7.WITH THE INTENT TO INDUCE THE OTHER PERSON TO ACT:Defendant Gulland’s refusal to admit GREB resulted in the Plaintiffs changing the order in which the building was developed.Originally, Plaintiff’s first priority was going to be the use of the gym, but after Defendant Gulland said it had to be treated as a new construction, they made their residence the top priority.Thomson Township:Attorney Pritchett’s words were taken by them as an attempt to coerce them into silence or down a path where Thomson Township could control the information they would receive.
8.AND THE PERSON IN FACT IS INDUCED TO ACT:Defendant Gulland’s claims led Plaintiffs to change their order of development and formed the design process for Designer Greg Hallback.Plaintiffs did not request to replace GREB with an alternative method or code.Therefore, it wasn’t proper for Defendant Gulland to ignore.Thomson Township:Plaintiffs withheld from further information requests while waiting on Thomson Townships response to information requests as promised by Attorney Pritchett.
9.IN RELIANCE ON THE REPRESENTATION:Plaintiffs relied on Defendant Gulland to be accurate and fair in his interpretations of Minnesota State Building Codes.An expert like Defendant Gulland should reasonably be diligent in their reviews and if a mistake was made pick it up and make the correction.It is grossly negligent to treat the process with such a lack of due care that you simply take the plan reviewers word without properly performing the duties of your own position.The negligence of one was only compounded by the added negligence of the other.It is not reasonable or logical that building codes experts Defendant Gulland could mistake or treat a nearly century old building as a new construction, failing to recognize GREB (even though it was requested) or provisions for “Existing Buildings” (even though it had been requested).Thomson Township:Plaintiffs relied on Attorney Pritchett’s response that the Data Practices Act would allow them the information they requested.
10.THE PLAINTIFF SUFFERED DAMAGES:Plaintiffs paid enormously for the applicability of energy codes that did not apply the loss of the gym due to fraud, and lengthy delays in the building permit that ensued.Thomson Township:The lack of promised information, in part, led to the filing of this lawsuit.The same information Attorney Pritchett had promised was then sought through the legal discovery process.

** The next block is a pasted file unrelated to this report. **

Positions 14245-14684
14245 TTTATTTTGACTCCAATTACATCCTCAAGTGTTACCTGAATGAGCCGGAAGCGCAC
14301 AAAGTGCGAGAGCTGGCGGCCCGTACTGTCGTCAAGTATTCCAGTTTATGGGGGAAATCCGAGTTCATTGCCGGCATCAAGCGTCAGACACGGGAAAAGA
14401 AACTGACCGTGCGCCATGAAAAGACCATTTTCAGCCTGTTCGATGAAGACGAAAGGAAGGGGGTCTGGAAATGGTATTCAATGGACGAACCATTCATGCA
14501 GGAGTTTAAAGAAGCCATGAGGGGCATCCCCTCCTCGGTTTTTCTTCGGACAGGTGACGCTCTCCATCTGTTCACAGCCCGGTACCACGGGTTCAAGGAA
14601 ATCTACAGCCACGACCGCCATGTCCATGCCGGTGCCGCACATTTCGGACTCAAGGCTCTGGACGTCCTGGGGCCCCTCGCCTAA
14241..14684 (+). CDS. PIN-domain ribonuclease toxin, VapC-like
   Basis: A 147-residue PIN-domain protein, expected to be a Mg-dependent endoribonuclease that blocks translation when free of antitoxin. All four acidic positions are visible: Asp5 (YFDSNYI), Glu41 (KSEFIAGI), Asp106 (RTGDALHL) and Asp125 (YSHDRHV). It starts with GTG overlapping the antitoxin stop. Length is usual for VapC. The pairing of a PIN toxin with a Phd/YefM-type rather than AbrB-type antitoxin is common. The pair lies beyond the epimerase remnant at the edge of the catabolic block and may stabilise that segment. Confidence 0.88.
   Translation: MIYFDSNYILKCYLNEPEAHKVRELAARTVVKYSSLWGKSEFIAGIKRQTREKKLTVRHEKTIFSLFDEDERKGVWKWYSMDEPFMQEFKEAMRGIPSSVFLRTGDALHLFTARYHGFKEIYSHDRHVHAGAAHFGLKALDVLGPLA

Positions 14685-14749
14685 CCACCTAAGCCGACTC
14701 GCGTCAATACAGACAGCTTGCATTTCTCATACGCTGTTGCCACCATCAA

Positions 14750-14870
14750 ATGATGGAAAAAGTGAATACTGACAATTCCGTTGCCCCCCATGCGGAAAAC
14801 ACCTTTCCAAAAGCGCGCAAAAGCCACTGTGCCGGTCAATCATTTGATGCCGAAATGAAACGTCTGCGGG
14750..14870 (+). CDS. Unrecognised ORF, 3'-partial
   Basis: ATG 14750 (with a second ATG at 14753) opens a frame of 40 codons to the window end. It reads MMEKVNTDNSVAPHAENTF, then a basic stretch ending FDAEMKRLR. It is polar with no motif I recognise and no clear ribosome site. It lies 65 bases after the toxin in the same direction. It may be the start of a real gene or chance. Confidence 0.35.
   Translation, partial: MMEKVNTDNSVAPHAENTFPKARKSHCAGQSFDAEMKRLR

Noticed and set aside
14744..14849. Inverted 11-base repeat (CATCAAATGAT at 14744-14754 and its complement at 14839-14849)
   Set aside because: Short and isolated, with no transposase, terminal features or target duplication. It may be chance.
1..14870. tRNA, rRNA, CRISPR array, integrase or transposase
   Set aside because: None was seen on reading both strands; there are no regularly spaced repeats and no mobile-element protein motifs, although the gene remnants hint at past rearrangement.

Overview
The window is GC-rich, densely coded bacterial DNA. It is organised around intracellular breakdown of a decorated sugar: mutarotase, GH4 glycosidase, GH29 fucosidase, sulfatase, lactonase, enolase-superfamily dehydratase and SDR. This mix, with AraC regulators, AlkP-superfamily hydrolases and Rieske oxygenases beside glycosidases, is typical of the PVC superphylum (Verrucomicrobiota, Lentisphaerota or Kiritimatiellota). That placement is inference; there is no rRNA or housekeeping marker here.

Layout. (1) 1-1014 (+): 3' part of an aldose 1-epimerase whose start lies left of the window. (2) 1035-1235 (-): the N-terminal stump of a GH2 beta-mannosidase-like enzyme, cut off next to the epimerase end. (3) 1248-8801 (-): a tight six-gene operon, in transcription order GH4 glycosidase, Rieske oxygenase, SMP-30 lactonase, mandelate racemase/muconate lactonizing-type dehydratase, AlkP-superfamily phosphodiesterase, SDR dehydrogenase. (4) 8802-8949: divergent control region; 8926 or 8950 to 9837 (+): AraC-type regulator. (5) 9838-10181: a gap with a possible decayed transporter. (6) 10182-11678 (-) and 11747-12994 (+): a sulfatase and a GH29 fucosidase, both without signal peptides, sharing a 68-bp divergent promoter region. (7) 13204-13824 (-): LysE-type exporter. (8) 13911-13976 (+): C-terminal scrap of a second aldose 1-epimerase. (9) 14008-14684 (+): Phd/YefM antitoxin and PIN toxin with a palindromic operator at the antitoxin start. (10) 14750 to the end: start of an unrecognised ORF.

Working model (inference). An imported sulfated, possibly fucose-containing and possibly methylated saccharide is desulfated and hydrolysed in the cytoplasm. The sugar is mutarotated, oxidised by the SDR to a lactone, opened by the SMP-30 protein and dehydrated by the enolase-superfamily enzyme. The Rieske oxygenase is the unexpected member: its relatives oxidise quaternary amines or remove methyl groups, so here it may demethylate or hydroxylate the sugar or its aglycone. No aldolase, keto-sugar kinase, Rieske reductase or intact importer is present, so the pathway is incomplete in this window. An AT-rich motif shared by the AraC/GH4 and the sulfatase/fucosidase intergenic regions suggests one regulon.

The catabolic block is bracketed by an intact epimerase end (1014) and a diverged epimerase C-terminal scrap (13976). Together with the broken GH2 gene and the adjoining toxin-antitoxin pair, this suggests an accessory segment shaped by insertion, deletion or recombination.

11.ATTRIBUTABLE TO THE MISREPRESENTATION:See 10.Thomson Township:This lawsuit is in part, attributed to the failure of Thomson Township to provide information as promised, as well as intervene in regards to Plaintiffs complaints regarding Defendant Gulland.
Defendant Gulland had an obligation to complete the on-site inspection card, maintain inspection records at Thomson Township, put orders in writing, and enforce the building codes with due care.It is not reasonable for two building code experts, Defendants Gulland and Grace, to enforce building codes that weren’t adopted or treat an old, existing building as new construction.It is not reasonable for building codes experts to ignore exceptions and provisions allowed for “Existing Buildings.”See Depo., Pirila, 91:4-9.It is inconceivable that Defendants Grace and Gulland would miss GREB for a rehab, particularly after it was brought to their attention.Depo., Pirila, 130:1-12.
Fourth Amendment:Plaintiffs claim Defendants violated Plaintiffs’ Fourth Amendment right to freedom from unreasonable searches and seizures when Thomson Township code enforcement and fire code enforcement officers conducted warrantless searches of Plaintiffs’ property without valid consent. Depo., Pirila, 46:18-25, 47:1-25, 48:1-20.Plaintiffs have reasonable expectation of privacy in their property.Depo., Pirila, 68:8-18.